In the early 1980s I was surprised by a book on pagan spirituality, The Spiral Dance that seemed to be as much about organizing communities and changing society as Goddess worship. I was less surprised to discover that the book's author had been born Jewish. In 1984 we were both participants on a "Witness for Peace" trip to Nicaragua, one whose morning minyan featured the very Jewish nature-centric "Tree of Life" meditation from The Spiral Dance, followed by a round of "Hine ma tov."

In subsequent years, along with anti-nuclear and anti-globalization activism, Starhawk has been a leader in affirming ways to live sustainably on the planet. Her work with Permaculture (and her application, post-Katrina of those ideas to the vanishing marshes that once helped protect New Orleans) sets an important example for all of us, and provides tools for building a sustainable society.

You can find out more about Starhawk at http://www.starhawk.org and http://www.starhawksblog.org

Roberta Kalechofsky, Ph.D., is a fiction writer, speaker, essayist, and publisher who focuses on animal rights within Judaism and the promotion of vegetarianism within the Jewish community. She is the founder of Jews for Animal Rights and runs Micah Publications, which specializes in the publication of animal-rights and vegetarian literature. The Jewish Vegetarian Year Cookbook is a great resource, as are Kalechofsky's vegetarian and animal rights haggadot!

Ellen Bernstein also started Shomrei Adamah many years ago, whose mission was to explore and illuminate the ecological roots of Jewish tradition and make them accessible to wide audiences.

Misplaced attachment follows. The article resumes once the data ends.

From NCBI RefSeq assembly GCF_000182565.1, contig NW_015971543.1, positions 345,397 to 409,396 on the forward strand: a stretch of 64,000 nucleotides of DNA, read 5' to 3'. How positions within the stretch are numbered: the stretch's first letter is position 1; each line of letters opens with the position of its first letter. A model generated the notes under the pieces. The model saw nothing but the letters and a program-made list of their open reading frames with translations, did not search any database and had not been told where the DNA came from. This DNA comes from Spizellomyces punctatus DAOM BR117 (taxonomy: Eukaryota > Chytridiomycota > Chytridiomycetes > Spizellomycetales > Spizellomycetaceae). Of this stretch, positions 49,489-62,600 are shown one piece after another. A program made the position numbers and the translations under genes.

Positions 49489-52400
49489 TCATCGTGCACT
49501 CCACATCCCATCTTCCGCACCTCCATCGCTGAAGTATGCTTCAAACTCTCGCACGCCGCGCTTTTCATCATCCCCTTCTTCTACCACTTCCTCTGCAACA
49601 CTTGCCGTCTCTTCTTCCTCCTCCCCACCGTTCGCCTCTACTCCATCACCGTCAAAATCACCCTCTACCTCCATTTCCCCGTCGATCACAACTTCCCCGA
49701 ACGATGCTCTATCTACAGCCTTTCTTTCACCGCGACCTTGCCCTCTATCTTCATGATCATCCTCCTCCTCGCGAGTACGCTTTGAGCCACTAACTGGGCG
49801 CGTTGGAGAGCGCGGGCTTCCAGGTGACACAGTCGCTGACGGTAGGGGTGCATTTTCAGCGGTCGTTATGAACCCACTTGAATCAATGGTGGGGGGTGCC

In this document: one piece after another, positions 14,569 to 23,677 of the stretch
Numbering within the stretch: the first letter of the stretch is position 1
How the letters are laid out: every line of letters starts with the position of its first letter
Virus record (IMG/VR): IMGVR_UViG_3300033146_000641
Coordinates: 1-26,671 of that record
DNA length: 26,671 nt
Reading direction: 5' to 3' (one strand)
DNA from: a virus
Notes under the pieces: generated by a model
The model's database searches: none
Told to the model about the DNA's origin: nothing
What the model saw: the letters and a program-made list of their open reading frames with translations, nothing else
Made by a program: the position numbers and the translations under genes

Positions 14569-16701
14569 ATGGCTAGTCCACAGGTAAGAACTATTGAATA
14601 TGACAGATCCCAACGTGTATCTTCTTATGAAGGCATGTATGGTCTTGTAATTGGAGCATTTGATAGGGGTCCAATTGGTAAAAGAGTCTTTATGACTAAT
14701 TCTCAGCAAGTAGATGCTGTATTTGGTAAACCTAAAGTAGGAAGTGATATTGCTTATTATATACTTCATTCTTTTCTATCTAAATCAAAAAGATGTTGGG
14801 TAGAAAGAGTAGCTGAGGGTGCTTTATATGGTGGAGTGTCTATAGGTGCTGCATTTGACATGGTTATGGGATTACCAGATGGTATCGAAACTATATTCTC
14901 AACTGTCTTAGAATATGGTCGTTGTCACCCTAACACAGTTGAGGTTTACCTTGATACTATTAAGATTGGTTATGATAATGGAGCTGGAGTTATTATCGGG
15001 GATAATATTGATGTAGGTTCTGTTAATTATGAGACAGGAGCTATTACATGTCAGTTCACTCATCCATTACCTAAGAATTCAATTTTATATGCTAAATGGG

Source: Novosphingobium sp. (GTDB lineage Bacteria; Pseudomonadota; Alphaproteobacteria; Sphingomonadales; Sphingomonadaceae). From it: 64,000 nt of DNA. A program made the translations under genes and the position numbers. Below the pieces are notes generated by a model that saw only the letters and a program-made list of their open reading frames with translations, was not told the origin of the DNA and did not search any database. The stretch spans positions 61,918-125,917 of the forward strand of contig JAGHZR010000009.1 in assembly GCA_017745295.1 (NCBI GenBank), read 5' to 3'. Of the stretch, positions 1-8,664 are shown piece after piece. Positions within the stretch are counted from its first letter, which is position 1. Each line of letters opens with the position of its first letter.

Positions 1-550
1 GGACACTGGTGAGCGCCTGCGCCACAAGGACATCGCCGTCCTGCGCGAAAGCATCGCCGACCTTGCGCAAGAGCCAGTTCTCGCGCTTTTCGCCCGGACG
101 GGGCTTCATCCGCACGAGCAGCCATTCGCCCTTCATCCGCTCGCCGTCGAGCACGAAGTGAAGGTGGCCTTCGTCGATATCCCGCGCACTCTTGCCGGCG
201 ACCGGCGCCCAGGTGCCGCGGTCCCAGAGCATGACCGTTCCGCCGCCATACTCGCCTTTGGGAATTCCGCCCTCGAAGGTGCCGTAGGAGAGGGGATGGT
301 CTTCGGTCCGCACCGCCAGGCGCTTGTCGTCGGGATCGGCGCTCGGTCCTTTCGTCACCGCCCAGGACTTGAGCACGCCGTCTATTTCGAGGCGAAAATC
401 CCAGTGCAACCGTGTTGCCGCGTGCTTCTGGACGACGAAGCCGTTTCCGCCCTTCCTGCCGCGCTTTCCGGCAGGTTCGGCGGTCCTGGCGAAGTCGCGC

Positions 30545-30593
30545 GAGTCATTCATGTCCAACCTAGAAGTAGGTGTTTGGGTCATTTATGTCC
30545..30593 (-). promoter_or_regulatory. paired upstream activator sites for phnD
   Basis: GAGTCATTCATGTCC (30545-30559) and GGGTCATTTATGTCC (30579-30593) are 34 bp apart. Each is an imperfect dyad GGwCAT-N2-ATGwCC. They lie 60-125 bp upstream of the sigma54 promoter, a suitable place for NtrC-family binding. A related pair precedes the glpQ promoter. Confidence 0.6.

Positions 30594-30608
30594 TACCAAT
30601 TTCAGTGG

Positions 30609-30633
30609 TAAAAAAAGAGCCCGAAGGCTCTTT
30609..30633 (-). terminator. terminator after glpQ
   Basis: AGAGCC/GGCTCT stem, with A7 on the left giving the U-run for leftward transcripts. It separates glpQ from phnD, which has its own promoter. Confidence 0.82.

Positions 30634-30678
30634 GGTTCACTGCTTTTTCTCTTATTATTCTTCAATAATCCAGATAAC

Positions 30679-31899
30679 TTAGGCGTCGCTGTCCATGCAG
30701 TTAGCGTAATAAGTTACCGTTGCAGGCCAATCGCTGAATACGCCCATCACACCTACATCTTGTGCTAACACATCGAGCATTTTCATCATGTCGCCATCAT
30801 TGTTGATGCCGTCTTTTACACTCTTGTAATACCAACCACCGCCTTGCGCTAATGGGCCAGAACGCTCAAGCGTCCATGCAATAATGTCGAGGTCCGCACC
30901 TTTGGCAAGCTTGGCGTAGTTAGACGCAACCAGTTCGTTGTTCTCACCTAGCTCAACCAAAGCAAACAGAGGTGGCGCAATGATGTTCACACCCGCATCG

The woman who wrote the first contemporary Tu B'Shvat Seder, Dr. Ellen Bernstein! She is the author of The TreeÌ¢‰â‰ã¢s Birthday: A Celebration of Nature (1988) which is out of print. She is also the editor of Ecology and the Jewish Spirit: Where Nature and the Sacred Meet (Jewish Lights, 2000).

Also, Rabbi Naomi Hyman, who co-authored with Ari Elon and Arthur Waskow Trees, Earth, and Torah: A Tu B'Shvat Anthology (Jewish Publication Society, 1999).

It is exciting to learn about such dynamic and accomplished contemporary environmental activists. Another person to know about is Judith Helfand, award winning documentary filmmaker, whose films are about environmental and women's health issues. She uses the medium of film as an effective tool for social justice activism.

Deborah Newbrun, in San Francisco - environmental educator and camp director for over 30 years.

Sixteen years ago, an unprecedented blockade took place, over many months, on Vancouver Island. What became known as the Clayquot Protest, was a protest against the logging of old growth forests; it was a highly successful campaign.

Although it was a grassroots movement without an intentional hierarchy, two leaders emerged from this period: Tzipporah Berman and Valerie Langer. Both are extraordinary women - they must be included here!

I am sure many resources exist on-line.

I do not know Tzipporah's current work, but Valerie is spearheading the movement toward using straw paper in the printing industry in Canada.

Another woman to include is Judith Helfand - award-winning documentary producer and writer - including Healthy Baby Girl, Blue Siding (can't remember the title), among others.

I am sure I could think of more if I took the time...

With thanks for all your lovely and important work,


Great feature! Here are a few other Jewish women environmental activists to add to the list:

Barbra Batshalom, Executive Director of The Green Roundtable, Jodi Sugarman-Brozan who helped build Alternatives for Community and Environment (ACE), Barbara Lerman-Golomb of Hazon and COEJL, and Evan Namerow of Environmental Defense Fund.


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How to cite this page

Jewish Women's Archive. "Jewish Women in Environmental Activism." (Viewed on March 5, 2024) <http://jwa.org/discover/throughtheyear/january/environment>.